Five years after the elimination of net neutrality regulations in the US, FCC chairwoman Juliana Rosenworcel has begun the process of bringing them back, saying that restoring the FCC's authority over broadband service in the US is needed to ensure the internet "is not only open, but fast and fair, safe and secure."
The concept of net neutrality was introduced in the early 2000s, and is pretty simple in the broad strokes: It essentially requires that all data be treated equally, and forbids ISPs from throttling speeds or blocking access based on the content being delivered. The Open Internet Order, enacted in 2015 during the Obama administration, enshrined that concept into law, but in 2017, under President Trump, the FCC voted to dismantle the regulations.
It wasn't a clean break. The FCC's vote to end net neutrality was 3-2, breaking along party lines, and there was substantial opposition from the general public and organizations including the ACLU, EFF, Google, and some smaller internet providers. Some US states, including California, New Jersey, and Oregon, responded by enacting their own net neutrality regulations, in opposition to the FCC's stance that they weren't allowed to do so. It was all a bit of a mess, really.
The push to restore net neutrality crystallized in 2021 with an executive order signed by newly-elected President Joe Biden, which "encourages the FCC to restore Net Neutrality rules undone by the prior administration." The drive was further strengthened by the appointment of Rosenworcel as FCC chair, replacing former FCC chairman Ajit Pai, who had led the effort to end net neutrality.
Net neutrality isn't back yet, but the wheels are now turning in earnest. "The Chairwoman is proposing the FCC take the first procedural steps toward reaffirming rules that would treat broadband internet service as an essential service for American life," the FCC said. "As work, healthcare, education, commerce, and so much more have moved online, no American household or business should need to function without reliable internet service. This was especially true during the pandemic. Such rules would affirm—under Title II of the Communications Act—that broadband service is on par with water, power, and phone service; that is: essential."
As we explained in 2017 when net neutrality regulations were still in force, gamers likely wouldn't feel the impact of deregulation in the short term, but as our hobby grows increasingly reliant on digital distribution and online play, "it's likely that any rule affecting net neutrality will eventually affect how you use the internet to play games or interact with the PC gaming community."
And of course it goes way beyond gaming: In separate comments, Rosenworcel said the impact of deregulation can be felt in areas including public safety, national security, network resilience, privacy, and the rollout of more faster, more expansive internet services in the future. She also said that some of the worst potential outcomes of deregulation have been avoided because states stepped in with their own net neutrality rules, which provided an effective stopgap against some outcomes but isn't a substitute for a proper national policy.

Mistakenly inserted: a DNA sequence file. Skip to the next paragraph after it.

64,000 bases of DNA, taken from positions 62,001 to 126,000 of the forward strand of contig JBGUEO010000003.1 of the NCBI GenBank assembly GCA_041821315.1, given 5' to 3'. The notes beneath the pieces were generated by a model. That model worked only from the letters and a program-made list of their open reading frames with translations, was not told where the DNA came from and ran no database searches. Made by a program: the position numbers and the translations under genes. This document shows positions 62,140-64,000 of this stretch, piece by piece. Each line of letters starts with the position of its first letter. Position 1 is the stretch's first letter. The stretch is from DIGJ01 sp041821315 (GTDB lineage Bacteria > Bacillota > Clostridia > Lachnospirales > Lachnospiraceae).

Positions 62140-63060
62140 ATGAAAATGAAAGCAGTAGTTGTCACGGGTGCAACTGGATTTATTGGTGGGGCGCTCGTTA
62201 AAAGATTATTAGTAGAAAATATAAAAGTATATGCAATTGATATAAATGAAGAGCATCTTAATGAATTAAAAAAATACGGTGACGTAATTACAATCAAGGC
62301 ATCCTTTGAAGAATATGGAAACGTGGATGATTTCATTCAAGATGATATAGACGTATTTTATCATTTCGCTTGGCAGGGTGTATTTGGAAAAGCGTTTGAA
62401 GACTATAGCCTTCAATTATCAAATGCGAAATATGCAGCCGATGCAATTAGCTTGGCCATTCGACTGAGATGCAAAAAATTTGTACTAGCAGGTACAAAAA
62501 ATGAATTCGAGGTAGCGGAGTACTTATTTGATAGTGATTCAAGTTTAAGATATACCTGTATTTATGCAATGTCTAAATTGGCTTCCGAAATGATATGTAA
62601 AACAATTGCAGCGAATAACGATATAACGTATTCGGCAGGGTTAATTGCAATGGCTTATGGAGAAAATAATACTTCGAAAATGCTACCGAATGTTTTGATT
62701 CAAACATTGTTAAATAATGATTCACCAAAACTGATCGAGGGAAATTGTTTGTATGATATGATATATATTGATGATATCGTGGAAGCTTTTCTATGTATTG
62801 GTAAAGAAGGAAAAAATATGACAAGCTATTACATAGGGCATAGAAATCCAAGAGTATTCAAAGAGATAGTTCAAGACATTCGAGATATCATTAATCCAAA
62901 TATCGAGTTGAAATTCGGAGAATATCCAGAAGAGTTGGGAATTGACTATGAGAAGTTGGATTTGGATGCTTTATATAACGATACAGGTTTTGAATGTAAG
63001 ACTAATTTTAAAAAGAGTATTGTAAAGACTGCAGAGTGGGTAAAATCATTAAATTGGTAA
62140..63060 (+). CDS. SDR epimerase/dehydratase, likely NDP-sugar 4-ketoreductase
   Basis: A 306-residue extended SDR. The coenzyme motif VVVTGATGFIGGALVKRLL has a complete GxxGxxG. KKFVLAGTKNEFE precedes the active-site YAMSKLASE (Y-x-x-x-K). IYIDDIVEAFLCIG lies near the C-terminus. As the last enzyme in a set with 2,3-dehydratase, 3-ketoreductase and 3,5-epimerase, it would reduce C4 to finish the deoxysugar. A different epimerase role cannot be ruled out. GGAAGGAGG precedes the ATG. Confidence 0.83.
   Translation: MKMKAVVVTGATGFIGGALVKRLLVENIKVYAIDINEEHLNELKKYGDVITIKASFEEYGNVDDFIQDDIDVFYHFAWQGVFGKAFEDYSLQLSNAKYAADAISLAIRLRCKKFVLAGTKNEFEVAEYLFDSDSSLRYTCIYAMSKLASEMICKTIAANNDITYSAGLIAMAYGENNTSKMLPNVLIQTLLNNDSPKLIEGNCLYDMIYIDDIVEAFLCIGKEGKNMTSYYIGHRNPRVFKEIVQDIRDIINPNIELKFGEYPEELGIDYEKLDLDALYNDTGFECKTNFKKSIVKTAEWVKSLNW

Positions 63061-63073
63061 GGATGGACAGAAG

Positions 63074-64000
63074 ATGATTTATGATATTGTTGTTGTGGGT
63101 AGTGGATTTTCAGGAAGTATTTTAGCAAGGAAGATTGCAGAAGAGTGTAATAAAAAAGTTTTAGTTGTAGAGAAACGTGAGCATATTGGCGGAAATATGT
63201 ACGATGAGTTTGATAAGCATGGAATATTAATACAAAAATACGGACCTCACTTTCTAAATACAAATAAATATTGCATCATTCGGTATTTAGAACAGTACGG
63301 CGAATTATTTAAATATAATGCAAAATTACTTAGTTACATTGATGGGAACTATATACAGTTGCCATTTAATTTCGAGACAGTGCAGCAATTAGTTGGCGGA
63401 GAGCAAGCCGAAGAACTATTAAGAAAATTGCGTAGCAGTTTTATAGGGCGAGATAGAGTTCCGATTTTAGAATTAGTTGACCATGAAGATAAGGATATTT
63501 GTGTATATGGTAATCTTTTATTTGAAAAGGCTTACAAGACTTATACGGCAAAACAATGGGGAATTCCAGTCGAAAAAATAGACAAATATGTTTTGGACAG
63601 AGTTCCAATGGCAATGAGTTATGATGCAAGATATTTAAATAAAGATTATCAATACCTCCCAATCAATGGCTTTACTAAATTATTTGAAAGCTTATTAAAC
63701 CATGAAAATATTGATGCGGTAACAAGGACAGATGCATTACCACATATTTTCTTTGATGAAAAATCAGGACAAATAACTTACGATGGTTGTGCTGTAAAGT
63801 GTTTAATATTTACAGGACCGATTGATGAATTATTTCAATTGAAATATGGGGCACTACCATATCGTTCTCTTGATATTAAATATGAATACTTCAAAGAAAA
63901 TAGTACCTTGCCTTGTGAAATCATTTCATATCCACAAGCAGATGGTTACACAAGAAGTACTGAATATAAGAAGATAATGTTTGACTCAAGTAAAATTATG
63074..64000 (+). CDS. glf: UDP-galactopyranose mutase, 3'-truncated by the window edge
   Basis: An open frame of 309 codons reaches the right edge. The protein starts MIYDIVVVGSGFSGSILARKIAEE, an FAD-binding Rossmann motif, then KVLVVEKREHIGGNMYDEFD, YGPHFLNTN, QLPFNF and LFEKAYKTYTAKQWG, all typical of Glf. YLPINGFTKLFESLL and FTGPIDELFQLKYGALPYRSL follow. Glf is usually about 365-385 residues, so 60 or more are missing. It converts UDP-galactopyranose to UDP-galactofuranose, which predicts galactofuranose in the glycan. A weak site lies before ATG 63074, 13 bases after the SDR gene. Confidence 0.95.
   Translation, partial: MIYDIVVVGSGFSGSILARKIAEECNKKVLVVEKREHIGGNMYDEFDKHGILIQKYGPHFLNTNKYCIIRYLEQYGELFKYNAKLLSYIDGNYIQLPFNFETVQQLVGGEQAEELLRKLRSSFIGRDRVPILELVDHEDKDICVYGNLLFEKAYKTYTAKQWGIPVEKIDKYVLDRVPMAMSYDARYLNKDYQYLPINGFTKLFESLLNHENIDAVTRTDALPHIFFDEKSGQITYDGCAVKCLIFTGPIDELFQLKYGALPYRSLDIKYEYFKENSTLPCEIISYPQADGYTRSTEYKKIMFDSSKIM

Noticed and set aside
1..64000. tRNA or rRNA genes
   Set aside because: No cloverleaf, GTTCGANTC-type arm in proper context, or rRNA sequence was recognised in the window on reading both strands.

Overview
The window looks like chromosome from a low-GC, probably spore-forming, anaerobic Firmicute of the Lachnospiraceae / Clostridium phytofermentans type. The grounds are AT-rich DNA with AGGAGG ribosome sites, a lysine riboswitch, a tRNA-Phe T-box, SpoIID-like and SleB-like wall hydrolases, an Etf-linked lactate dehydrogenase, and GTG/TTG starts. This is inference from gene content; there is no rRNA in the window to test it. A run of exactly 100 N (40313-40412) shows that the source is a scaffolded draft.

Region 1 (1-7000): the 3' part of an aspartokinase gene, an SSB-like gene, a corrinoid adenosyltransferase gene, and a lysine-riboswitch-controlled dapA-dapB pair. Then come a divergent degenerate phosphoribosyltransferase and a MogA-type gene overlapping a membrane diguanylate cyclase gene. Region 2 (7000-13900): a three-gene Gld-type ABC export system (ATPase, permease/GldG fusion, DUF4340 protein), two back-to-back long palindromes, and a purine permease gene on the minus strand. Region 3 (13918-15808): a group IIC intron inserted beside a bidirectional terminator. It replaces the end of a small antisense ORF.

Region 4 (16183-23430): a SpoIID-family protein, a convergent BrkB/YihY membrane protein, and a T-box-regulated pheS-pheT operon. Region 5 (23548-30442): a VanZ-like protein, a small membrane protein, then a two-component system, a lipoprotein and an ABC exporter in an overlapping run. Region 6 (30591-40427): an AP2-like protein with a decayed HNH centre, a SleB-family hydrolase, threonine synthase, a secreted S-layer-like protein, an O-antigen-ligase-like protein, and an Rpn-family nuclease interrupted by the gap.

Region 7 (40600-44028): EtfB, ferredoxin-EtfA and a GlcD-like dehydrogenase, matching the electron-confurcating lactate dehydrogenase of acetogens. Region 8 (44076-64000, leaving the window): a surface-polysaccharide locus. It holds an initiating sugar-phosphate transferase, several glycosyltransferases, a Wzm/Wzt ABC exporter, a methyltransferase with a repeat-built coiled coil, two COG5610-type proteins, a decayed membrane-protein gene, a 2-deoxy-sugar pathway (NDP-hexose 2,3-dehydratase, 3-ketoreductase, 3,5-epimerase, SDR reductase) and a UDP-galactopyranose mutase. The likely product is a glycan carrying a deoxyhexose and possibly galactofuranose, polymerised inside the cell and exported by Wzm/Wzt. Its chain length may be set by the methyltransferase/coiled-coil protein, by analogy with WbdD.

"If you think that nothing has happened since the FCC retreated from net neutrality and are asking yourself what is the big deal, think again. Then look harder," she said. "Because when the FCC stepped back from having these policies in place, the court said states could step in. So when Washington withdrew, California rode in with its own regime. Other states, too. They put net neutrality rules in state law, executive orders, and contracting policies.
"So in effect, we have open internet policies that providers are abiding by right now—they are just coming from Sacramento and places like it. But when you are dealing with the most essential infrastructure in the digital age, we benefit from one national policy. All of this means we are not choosing between net neutrality rules and no rules. We are discussing one national standard or a patchwork of state regulations."
Rosenworcel also warned that the process of restoring net neutrality will likely get "messy" in the current political climate, and asked everyone involved with or watching the process to avoid letting the discourse become overheated: "Make some noise. Raise a ruckus. But keep it in the lines."
The actual process of restoring net neutrality will begin with a vote to be held on October 19, during a meeting of the full commission. If that vote passes, the FCC will begin taking public comments on the proposal; once they're collected and reviewed, Rosenworcel "can decide whether and how to proceed."